It was 1973, and unknown to him, 16-year-old John Fransisco was about to enter a lifetime of ministry. But for now, he was excited about riding along as a bus captain for Central Assembly of God in Tulsa, Oklahoma. Each Saturday he would drive out to his assigned neighborhood and go door-to-door to invite people to “ride the bus to church” on Sunday.
His task was simple enough, though it was stretching him in uncomfortable ways as going out on his own, knocking on doors, and inviting strangers to church was a whole new experience for him.
Although God certainly had many purposes in mind through Fransisco’s willingness to serve, one of the purposes of this ministry was preparing a path for the redemption of a person many people might consider unredeemable. And it began with a stop at a little brown house.
“I noticed a little brown house built on the back of the lot, a good distance from the street,” Fransisco recalls. “There was a dirt driveway winding its way up to house . . . I had never noticed this unique home. But this time it stuck out like a lighthouse in stormy waters. I felt that internal impulse again. The Holy Spirit was prompting me to knock on the door.”
Was this a “God-is-speaking-to-me” moment for Fransisco? A large, barking dog on the front porched convinced him otherwise. He got in his car and drove away, only to circle the block three times, with each lap the voice inside becoming more urgent for him to go knock on that door. “The Holy Spirit wouldn’t let me [leave],” he states.
Fransisco was surprised when his knock was answered and his invitation was well received. The mother, Judy, thought it would be a fine idea for her daughters, Lisa and Patty, to go to church.
“The girls were two of my most faithful riders,” Fransisco recalls. “Over the next several months, I began to look forward to my Saturday visits to the little brown house.”
Fransisco got to know the girls and Judy well through his weekly Saturday visits. Judy even started to periodically attend as well. However, the man of the house kept his distance — he seemed dark, angry, and strict.
In 1975, when Lisa was 7 and Patty 6, Fransisco resigned his bus route. He headed off to Evangel College (now University) to begin a new chapter in his life while continuing to strive to be faithful to the Lord’s call.
“Even though I lost track of my entire bus family,” Fransisco notes, “I often prayed for them, especially Lisa and Patty.” He had no idea that God would use this relationship, decades into the future, to bring about the salvation of a woman whose actions stunned the country.
It had been 37 years since Fransisco left home for college. Since that time, he had completed collegiate and graduate studies; gotten married; raised three children; served in pastoral ministry, denominational ministry, and as an AGWM missionary; and was now teaching as a missionary-in-residence at Trinity Bible College in Ellendale, North Dakota. Over those years, he had plenty of encounters with victories and losses, disappointments and surprises, hurts and healings.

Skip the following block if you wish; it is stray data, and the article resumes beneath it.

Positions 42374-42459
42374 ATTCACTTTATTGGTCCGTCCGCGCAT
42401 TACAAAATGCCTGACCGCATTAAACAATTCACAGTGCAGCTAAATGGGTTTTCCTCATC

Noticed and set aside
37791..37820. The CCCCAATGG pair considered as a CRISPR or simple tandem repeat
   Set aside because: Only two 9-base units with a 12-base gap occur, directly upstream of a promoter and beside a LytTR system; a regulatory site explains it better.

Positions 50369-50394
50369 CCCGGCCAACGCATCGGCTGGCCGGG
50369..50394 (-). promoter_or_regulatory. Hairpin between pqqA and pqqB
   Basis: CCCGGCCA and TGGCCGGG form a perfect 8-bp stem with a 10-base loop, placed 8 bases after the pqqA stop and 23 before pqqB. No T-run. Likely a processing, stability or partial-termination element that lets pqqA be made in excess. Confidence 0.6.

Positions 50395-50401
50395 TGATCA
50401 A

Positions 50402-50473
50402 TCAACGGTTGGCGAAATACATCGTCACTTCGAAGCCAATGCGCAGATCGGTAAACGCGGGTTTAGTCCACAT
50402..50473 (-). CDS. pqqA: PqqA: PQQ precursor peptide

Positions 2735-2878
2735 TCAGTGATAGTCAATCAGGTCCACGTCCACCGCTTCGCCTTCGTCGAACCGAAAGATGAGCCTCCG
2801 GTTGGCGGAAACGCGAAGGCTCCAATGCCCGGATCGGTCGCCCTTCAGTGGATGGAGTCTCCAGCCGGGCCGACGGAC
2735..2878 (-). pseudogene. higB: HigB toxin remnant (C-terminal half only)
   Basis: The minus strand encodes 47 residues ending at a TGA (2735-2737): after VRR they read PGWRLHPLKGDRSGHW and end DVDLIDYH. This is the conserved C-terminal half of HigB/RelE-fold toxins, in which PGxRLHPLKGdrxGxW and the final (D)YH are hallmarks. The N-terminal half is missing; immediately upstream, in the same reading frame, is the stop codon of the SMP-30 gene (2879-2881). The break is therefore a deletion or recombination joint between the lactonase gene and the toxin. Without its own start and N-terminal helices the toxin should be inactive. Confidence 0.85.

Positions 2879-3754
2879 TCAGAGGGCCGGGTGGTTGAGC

But even a person with such a wide variety of ministry experience couldn’t help but feel the stuttering shock of what he was about to find out next. It began with a phone call from a friend back from his bus-captain days at Central Assembly.
The friends told him how an attorney was looking for someone who might remember a child that rode one of the six Central Assembly buses in the early 1970s.
After nearly 40 years, and with so many buses and children, Fransisco had to laugh to himself — he could only remember maybe three names of kids from back then, and the odds of one of them being the right one? Not a chance.
Fransisco called the lawyer — she was a mitigating attorney, which Fransisco later learned specialized in getting her clients’ sentences reduced. In this case, the person was facing the death penalty.
The attorney explained that her client had been convicted of strangling an eight-month-pregnant woman to death and then used a knife to slice open her abdomen and womb in order to deliver the baby, which soon afterwards she presented to people as her own. It was a difficult account to listen to, but Fransisco recalled hearing about this particularly gruesome crime as it had made national and international news in 2004.
“After the attorney’s detailed explanation concerning the case, she asked if I wanted to know the name of the person who had committed this heinous crime,” Fransisco says. “I didn’t, but I said, ‘Yes.’ She told me her name was Lisa. Without any hesitation I said, ‘And her sister’s name is Patty.’ Before the words had exited my mouth, my gut contracted and a cold shiver swept over my body. My mind raced as I tried to comprehend the nearly incomprehensible — that my little, sweet Lisa had killed someone.”
The attorney set up a time to interview Fransisco for a few days later, giving him time to reflect, compose, and most importantly, pray.